PAG ASA: ANG BUHAY AY WEDER-WEDER LANG

weather forecasting

There is brain drain in one government agency named as Hope or Philippine Atmospheric, Geophysical and Astronomical Services Administration (Pag asa) as one editorial points it.  Of course, the agency concerned would deny it even if their superiors were on leave or in places somewhere on lecture circuit.  Indeed, there is no prosperity in predicting weather unless one gets a commission for procuring gadgets, tools and what-have-you.

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But is it prudent to have a government unit in charge of the weather?  What is it for when merely tuning in on cable TV, specifically on CNN, one gets a complete update of the weather; and, not just the weather of the country but the weather in the entire planet.

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Government maintains an agency, which tries to predict with accuracy that which defies precision.  Nature can only be tentatively analyzed in terms of its obvious manifestation but cannot be tamed to be understood.  So why waste government resources when we could farm it to some other services where it is needed most like in education, medical research and related social work programs.  The weather bureau or Pagasa is already an anachronism to be kind about it.  Unlike any other kind of persuasion where the result of performance can be gauged from the effect of their direct intervention, weather forecasting is like, well, an expensive way of guessing; or, an activity which government spends funds just to be informed of guesswork.

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Further on, the extent of Internet linkages could immediately share accurate meteorological findings from countries with advanced equipment.  One gets an update on the weather locally and internationally at a click of the mouse, why wait for a government-sustained agency that likewise depend on obsolete gadgets and rely more on Internet too for fresh notes.  Sayang lang ang official posturing.  The agency ought to be absorbed in the academe where geophysical science can prepare scholars to be trained for emergency and rescue operations during calamities.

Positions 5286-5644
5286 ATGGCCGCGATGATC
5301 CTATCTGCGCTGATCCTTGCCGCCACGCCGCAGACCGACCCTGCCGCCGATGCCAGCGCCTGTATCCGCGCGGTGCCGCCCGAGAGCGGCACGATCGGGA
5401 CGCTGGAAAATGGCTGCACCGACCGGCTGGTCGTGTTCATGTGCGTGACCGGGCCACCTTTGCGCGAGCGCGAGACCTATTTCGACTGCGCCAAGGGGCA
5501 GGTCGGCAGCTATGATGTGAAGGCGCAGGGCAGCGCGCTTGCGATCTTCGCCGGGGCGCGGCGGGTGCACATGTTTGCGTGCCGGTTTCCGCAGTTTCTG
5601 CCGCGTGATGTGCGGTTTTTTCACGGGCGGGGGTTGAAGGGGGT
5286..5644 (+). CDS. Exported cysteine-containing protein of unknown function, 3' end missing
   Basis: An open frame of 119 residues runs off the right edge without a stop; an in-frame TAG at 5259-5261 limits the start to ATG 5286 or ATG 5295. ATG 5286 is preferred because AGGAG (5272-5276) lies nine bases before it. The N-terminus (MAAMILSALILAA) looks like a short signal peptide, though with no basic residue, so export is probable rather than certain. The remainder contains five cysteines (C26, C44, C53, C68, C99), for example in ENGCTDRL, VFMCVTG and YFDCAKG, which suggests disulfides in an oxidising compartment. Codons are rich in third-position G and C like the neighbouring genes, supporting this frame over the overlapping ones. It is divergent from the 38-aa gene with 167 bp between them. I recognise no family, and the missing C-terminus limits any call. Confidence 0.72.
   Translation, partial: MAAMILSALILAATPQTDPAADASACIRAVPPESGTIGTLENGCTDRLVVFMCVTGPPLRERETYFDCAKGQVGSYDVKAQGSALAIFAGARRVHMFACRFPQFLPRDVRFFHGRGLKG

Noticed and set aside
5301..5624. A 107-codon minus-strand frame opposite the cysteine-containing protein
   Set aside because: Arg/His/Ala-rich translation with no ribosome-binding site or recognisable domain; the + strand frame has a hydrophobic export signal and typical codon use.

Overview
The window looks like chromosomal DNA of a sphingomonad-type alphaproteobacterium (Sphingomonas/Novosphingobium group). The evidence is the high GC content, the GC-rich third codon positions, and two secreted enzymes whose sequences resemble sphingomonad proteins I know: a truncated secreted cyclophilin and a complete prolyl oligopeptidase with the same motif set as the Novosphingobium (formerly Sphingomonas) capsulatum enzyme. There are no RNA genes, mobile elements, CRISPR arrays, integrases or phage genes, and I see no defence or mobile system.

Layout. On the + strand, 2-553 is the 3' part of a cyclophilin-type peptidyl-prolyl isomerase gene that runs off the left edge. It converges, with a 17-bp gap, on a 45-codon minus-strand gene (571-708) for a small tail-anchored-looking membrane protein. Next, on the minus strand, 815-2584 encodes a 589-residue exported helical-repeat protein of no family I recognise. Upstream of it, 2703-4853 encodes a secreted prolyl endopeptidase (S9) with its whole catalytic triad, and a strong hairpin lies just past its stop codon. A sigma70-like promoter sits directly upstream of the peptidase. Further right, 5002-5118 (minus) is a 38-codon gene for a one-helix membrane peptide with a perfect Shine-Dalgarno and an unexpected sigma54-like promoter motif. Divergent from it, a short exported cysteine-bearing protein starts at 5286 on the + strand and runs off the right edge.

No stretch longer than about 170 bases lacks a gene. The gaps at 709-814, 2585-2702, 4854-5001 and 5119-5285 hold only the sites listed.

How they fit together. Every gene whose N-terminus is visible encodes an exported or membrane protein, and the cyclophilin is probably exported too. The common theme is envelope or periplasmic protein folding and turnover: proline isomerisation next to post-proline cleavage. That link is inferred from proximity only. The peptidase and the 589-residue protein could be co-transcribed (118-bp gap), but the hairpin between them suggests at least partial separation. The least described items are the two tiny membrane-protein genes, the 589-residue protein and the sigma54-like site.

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Whenever there are storms, which Pagasa would fail to relay, it is the head of the agency that gets the brunt as if kicking out the officer would restore the balance of the weather condition.  The common man knows exactly how his environment behaves.  Barrio folks likewise know when calamity is to occur.  Local government units have records and historical documents on how their area is affected whenever there are natural disasters.

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In China, there is a university where a small zoo is organized so that behavior of animals is observed meticulously in relation to the weather condition.  Animals have great, unsullied and sensitive senses; it can appreciate a forthcoming natural aberration like earthquakes, volcanic eruption, storm and other natural occurrence with some kind of precision.  In Western countries, they used satellite feeds to determine a specific astronomical movement secondary to homeland defense and other military preparation.  On the whole, almost all countries in the world rely on history to situate their preparation and in understanding the concept of survival.

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In our country, we have history, we have records, we have clippings and testimonies on calamities that have visited us frequently.  We must therefore be wise in understanding its onslaught and effect.  We have a working idea on when storms are to occur.  We knew where the next flood would happen.  We are also aware that cutting down forests would spell flash floods and landslides.  Inability to plan urban areas necessitate aggravation of unnatural catastrophes.

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The problem however with history is that it is easily forgotten.   Kaya heto tayo ngayon, ang buhay ay weder-weder na lang!

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About vjtesoro

A perpetual student of Corrections

Posted on June 19, 2013, in Uncategorized and tagged , , . Bookmark the permalink. Leave a comment.

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